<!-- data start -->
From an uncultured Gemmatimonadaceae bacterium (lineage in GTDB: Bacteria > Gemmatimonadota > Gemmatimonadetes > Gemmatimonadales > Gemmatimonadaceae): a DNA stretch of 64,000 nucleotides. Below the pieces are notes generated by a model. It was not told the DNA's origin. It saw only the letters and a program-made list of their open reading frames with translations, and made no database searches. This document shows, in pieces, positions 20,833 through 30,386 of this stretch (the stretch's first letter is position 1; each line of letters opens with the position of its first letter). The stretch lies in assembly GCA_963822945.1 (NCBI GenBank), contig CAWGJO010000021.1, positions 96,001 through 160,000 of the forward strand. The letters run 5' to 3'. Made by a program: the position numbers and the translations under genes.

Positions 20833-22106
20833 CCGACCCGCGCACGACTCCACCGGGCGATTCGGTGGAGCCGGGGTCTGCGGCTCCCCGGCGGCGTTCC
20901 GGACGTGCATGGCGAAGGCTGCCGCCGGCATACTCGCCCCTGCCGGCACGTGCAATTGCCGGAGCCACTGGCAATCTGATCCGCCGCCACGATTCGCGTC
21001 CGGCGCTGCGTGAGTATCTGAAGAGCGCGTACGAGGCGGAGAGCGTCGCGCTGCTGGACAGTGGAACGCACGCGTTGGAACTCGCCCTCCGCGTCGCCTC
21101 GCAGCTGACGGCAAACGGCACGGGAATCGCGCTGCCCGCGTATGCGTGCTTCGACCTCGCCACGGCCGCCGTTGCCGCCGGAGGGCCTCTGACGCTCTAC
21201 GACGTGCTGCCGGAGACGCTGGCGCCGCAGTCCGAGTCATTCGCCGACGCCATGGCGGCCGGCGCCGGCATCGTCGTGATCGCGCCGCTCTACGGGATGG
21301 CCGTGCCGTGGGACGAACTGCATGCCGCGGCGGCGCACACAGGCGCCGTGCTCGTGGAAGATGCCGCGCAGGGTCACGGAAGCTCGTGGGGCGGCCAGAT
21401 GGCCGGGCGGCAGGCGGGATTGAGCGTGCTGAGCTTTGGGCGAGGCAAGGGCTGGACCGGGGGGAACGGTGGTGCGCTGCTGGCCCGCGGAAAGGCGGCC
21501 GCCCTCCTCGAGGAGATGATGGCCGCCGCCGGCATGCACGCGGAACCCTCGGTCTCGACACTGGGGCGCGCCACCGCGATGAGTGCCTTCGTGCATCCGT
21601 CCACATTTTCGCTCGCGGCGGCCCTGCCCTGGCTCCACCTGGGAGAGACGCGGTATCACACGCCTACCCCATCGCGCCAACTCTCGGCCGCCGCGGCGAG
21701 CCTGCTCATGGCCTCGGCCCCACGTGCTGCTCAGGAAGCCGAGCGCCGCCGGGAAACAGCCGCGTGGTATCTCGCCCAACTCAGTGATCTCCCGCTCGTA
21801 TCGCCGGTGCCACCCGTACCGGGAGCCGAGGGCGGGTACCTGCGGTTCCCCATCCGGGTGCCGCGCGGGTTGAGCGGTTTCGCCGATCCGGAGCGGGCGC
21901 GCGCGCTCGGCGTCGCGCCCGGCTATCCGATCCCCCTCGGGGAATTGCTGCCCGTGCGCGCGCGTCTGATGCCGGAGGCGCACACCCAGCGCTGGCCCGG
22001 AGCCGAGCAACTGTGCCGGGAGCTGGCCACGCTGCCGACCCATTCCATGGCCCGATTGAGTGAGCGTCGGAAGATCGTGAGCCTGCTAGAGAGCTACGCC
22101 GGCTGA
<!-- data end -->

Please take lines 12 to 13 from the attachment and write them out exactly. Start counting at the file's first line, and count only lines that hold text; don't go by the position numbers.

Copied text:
21701 CCTGCTCATGGCCTCGGCCCCACGTGCTGCTCAGGAAGCCGAGCGCCGCCGGGAAACAGCCGCGTGGTATCTCGCCCAACTCAGTGATCTCCCGCTCGTA
21801 TCGCCGGTGCCACCCGTACCGGGAGCCGAGGGCGGGTACCTGCGGTTCCCCATCCGGGTGCCGCGCGGGTTGAGCGGTTTCGCCGATCCGGAGCGGGCGC